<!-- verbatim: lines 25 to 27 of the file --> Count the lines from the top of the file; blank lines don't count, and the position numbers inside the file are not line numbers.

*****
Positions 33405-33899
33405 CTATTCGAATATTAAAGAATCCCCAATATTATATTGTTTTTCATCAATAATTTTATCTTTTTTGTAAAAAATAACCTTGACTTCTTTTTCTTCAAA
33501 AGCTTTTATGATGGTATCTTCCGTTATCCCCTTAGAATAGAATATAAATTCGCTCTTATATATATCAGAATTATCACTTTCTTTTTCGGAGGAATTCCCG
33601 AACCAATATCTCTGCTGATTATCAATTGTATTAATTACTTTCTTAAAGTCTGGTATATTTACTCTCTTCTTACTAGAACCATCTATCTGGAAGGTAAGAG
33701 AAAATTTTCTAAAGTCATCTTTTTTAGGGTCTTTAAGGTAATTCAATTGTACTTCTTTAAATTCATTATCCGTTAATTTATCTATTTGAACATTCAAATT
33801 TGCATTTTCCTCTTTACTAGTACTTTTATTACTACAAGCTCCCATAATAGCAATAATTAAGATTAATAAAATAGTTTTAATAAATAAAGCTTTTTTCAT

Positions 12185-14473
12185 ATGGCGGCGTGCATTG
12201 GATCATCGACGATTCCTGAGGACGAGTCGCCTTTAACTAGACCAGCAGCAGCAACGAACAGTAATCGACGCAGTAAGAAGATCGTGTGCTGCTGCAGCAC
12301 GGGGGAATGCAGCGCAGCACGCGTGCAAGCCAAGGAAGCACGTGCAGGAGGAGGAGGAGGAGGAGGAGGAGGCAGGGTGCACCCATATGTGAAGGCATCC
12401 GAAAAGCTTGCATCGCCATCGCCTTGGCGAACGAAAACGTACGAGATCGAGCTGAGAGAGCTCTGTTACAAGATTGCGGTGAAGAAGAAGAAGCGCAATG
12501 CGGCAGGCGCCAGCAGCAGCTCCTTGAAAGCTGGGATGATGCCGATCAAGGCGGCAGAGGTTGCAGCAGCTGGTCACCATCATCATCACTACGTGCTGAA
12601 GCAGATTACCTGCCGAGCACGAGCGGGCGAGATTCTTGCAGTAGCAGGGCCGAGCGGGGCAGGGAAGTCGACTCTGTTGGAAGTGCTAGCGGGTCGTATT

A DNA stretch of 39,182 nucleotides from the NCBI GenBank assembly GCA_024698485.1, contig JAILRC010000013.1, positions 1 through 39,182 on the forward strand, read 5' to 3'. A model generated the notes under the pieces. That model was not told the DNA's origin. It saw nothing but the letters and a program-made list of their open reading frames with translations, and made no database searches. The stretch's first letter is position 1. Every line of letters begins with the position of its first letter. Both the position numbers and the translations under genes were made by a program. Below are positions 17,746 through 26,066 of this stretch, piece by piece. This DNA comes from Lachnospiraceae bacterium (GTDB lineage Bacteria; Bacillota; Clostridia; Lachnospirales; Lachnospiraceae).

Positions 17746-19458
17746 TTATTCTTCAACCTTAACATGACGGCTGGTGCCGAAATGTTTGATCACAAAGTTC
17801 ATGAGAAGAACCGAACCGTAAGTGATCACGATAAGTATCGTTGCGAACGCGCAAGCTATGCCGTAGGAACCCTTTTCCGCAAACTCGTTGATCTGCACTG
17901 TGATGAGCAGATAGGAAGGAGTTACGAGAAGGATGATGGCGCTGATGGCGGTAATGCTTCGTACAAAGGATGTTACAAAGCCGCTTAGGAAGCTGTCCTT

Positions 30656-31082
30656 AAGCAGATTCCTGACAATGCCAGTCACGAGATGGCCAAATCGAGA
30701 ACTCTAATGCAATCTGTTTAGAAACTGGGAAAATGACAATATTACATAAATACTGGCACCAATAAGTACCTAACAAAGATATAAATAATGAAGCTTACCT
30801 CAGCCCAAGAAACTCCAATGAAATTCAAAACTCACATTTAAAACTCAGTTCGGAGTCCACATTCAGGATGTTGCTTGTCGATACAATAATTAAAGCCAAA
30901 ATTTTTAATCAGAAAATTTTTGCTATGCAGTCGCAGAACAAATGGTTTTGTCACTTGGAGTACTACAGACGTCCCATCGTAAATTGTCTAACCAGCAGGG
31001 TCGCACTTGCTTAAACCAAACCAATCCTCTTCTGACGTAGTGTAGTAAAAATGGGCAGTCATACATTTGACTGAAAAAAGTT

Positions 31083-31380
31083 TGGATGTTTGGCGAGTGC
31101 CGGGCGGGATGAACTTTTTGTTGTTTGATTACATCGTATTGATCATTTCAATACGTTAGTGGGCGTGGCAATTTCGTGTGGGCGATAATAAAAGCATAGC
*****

Positions 31083-31380
31083 TGGATGTTTGGCGAGTGC
31101 CGGGCGGGATGAACTTTTTGTTGTTTGATTACATCGTATTGATCATTTCAATACGTTAGTGGGCGTGGCAATTTCGTGTGGGCGATAATAAAAGCATAGC